Van Tilian Turf Wars (Part 1)

At least three types of Van Tilian presuppositionalists have emerged from the recent surge in popularity of presuppositionalism.

Fundamentalist

The first group are the fundamentalists. Fundamentalists are not necessarily to be identified with fundamentalism in general, but rather with fundamentalist tendencies when it comes to discerning apologetic methodology. This brand of presuppositionalism takes a more biblicist approach to apologetic questions and disputes. Though arguments may be offered in the context of apologetic discussion, these arguments are typically less philosophically precise and more explicitly biblical or dogmatic. Examples of those in the fundamentalist strain of presuppositionalism include Answers in Genesis, Sye …

Read more

Introduction to Apologetics Seminary Course

Lord willing, I will be teaching AP8521 Introduction to Apologetics at the Huntsville, Alabama extension center for Birmingham Theological Seminary on Monday nights from 7:30-9:30pm starting in September. Please find more details at http://birminghamseminary.org/ and pass this information along to anyone you know who is interested and lives in the area!…

Read more

If one is uncertain; one is certainly an evidentialist?

Someone pointed me to the following quote on facebook yesterday:

The Baptist is inherently an evidentialist. They must look to subjective always changing evidence to prove covenant membership.

A Presbyterian assumes an objective, universal standard for membership that can be known with certainty.

A Baptist cannot claim certainty.

Granted, this is a non-sequitur in its own right as it stands. It seems to be a post meant to start what those of us who have been around Internet discussions a while call a “flame war” about the subject of baptism in some purported presuppositionalist sub-group. I choose to ignore that …

Read more

[F]utilitarianism

There is a school of thought to which many ethicists subscribe, whose students never seem willing to move on from the lambda-omega-lambdas, and whose parties are always unusually loud and long even after the music has been stopped for years and all the drink has dried up. This troupe of tautological idealogues loves to insist upon its own opinions and swears so should you. In doing so they both establish and undercut their point. These are the Utilitarians.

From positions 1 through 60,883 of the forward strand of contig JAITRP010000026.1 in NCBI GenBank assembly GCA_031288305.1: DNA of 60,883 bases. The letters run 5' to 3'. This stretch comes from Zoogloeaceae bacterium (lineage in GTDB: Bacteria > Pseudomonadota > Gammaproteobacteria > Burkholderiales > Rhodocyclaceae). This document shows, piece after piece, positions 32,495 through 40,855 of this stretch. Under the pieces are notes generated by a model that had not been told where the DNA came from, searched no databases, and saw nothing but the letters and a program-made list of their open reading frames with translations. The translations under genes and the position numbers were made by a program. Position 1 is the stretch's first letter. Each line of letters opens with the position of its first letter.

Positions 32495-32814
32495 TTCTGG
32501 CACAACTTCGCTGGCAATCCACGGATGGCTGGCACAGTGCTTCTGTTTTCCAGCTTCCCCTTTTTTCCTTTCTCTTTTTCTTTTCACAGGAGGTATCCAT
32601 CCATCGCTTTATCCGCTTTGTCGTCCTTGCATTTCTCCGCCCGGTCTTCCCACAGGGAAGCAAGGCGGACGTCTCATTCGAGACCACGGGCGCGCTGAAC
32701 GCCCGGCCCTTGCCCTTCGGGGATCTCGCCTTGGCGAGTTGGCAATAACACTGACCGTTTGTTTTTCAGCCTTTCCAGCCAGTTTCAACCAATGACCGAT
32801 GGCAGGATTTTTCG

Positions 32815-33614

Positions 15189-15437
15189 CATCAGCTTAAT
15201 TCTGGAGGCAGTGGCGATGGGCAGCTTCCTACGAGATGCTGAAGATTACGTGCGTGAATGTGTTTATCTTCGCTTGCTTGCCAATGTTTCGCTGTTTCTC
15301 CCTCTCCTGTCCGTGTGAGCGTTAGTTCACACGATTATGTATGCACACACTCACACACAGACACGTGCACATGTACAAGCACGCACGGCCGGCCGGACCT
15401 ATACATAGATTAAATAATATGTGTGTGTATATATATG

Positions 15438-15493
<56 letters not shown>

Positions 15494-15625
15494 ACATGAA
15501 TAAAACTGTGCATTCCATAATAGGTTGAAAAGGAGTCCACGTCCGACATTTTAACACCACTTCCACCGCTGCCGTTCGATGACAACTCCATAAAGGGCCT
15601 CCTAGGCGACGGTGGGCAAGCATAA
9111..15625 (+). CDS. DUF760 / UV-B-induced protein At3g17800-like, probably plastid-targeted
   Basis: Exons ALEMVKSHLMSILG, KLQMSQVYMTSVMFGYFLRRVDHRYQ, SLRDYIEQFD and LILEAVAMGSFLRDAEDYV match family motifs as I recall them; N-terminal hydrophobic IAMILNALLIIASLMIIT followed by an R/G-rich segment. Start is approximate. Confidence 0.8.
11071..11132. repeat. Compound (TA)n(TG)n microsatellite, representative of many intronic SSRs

Utilitarianism is a philosophy of ethics that is summarily defined to say, “the morally right action is the action that produces …

Read more

Controversy, Purity, or Consistency?

As the release of K. Scott Oliphint’s “Covenant Apologetics” draws nigh, I’m finding that it’s harder and harder to get away, in Presuppositionalist circles, from the objections to the very use of these terms, and a modest storm of controversy that continues to build. There is, I think, a very good reason for that. It’s quite obvious, I’ve gathered, that the usage of”Covenant Apologetics” is significant in that it marks a watershed between a variety of streams of thought, and that of covenantal apologists. First, it marks a watershed, in the most general sense, from the postmodern conception of presuppositions …

Read more

Dr Scott Oliphint Fields Questions on Unbelievable?

That’s right, it was an inquisition! Ok, not quite that bad. Dr. Oliphint was on Unbelievable? to talk about Presuppositional/Covenantal Apologetics. He ended up having to spend the entire time defending it from Kurt Jaros who clearly doesn’t understand the Theological underpinnings of the method, or their implications. However, because of this, there are some very good explanations that Dr. Oliphint gives that I think are very helpful. One that stands out in my mind is confusion between the fact that non believers are irrational yet we can also reason with them. Listen carefully for these great answers Dr. Oliphint …

Read more

For the Love of God and Philosophy

One of the biggest roadblocks to accepting the Bible as the Word of God is putting biblical theology in terms of philosophy (and by this I mean modern philosophy, or the formulation of thought in the tradition of the popular philosophers), rather than putting philosophy in terms of biblical theology. The philosophical categories, which have largely been fabricated in ignorance of the Bible, are often insufficient to expound the doctrines of the Bible. At the same time, many of the modern philosophical categories are created with intent to circumvent the implications of biblical theology. This same deference to man’s philosophy …

Read more